Back by popular demand…Adoption Seminar Part II
(I’ve had this post partially written for a while but finally tweaked it enough to post today. I hope you’re enjoying reading and learning. I can’t believe how much I’ve learned over the past year and am happy to share some of it with you. I'm sure many of things I’m mentioning you already know but hopefully you'll learn something new.)
Suggestions When Meeting Your Child – Part II:
The room we meet the babies in will probably be crowded and noisy. Ideally it would be nice if the handoff took place slowly but again history proves that the handoff is often very quick. If at all possible, try to separate from the others a bit and spend some time gently getting to know one another. This is probably common knowledge but speaking to her in hushed, calm tones in the beginning will also help her through the initial transition from her caretakers to her new parents.
It is common that the baby won’t want to make eye contact. This isn’t an issue to be forced, it will happen with time. My guess is that if she looks at me she’ll be thinking, who are you and what are you? Blonde hair? What’s up with that? Also, facial hair on men will probably be totally new to her and could be quite scary. (Dad, so glad you’re through your ‘Kenny Rogers’ phase and back to just a moustache. How attached are you to that moustache? Just kidding! I wouldn’t know you if you shaved it off!)
Another very common thing after handoff is that the babies fall into a deep sleep on the bus ride back to the hotel. Partially because they’re tired, partially because their little bodies are in shock and sleep is a way to cope with all that is happening in their lives. Even though they’re small, they will still go through a grieving process. This can include sleeping, anger, not eating, etc. Not only will my daughter have lost her birthmother and birthfather shortly after being born, she will now have lost the nannies/foster parents that were her entire world.
To help us understand what she will be going through we were asked to write down the names of the 5 most important people in our lives. (You can do this too…I’ll wait…..)
Next, cross off one of the names. Ouch! Then, cross off a second, third, forth and finally the last name on the list. Did your stomach just lurch a little? Mine did! Every person my daughter has ever known and loved will be removed from her life, the majority of them on one painful day! You and I know that she will be coming home and learning that we are a forever family – a family full of love and one that will never, ever leave her. But, she doesn’t know that. She only knows loss at this point. The trust will need to be earned and that will take time. A lot of time. (…More on that later.)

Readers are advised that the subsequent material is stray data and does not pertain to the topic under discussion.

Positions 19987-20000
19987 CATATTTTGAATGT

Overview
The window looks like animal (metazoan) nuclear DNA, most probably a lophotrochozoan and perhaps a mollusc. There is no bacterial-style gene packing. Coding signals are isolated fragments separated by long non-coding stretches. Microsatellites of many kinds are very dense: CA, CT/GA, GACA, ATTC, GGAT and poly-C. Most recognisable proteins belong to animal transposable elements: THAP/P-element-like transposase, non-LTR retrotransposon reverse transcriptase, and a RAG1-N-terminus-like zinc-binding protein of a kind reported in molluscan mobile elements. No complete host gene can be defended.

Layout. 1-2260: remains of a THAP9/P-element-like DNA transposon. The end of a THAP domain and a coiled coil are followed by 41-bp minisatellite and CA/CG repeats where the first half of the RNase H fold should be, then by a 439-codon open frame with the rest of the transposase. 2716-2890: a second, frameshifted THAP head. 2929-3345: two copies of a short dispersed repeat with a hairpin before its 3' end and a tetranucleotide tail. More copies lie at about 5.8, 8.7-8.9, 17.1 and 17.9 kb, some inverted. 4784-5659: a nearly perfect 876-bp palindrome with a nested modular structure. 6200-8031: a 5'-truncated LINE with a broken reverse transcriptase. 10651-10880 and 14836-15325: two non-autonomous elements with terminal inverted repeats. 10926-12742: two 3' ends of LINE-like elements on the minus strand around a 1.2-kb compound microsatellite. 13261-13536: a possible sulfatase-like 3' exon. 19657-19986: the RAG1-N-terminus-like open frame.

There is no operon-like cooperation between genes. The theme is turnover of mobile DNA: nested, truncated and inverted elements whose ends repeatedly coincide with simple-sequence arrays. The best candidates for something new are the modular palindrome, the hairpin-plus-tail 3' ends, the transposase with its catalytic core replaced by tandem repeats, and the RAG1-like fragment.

When you return to the hotel, it will be tempting to immediately change her clothes and put her in that ‘cute little outfit’ you bought especially for today and can’t wait to see her in. Please don’t do that. Please wait. Unless her clothes are so soiled that you don’t have a choice, please leave her in at least some of the (10) layers she came to you in! Once again, the feel and scent of these clothes are one of the only familiar things in an upside down world to her right now.
Something I’ve planned if possible is that when I do take off some of the layers I’ll put them in ziploc bags to help them retain their scent. On days when the transition is particularly hard on her, I’ll give her a piece of this clothing to hold. In particular, I’ll keep something for that first night when we’re home in Canada together and there is nothing familiar (other than me by this point) for her to grasp onto. Anything I can do to help her out with the initial transition time, I plan on doing.
We were also taught about bathing the girls. More than likely the only bath they will have had will have been a sponge bath so a bath in a tub, however small can be a scary thing the first couple of times round. Begin by having a sponge bath beside the sink/tub. Bring a couple of tub toys if possible as this will also help with the transition. Another rough spot will probably be hair washing but isn’t it that way for most babies/children? Another thing not to do with any child, adopted or bio, is to pull the plug while they’re in the tub. They think they’re going down with the water.
Babies = Toys but there’s no need to bring too many. In fact, too many can overwhelm and over stimulate her. I’ve heard from many that stacking cups are perfect! They’re easy to pack; colourful and fun for the babies. The children will have spent most of their time in cribs without a lot of stimulation. Another suggestion by someone in the class was to save 1 new toy for the plane ride home when things get a little hairy on a long flight!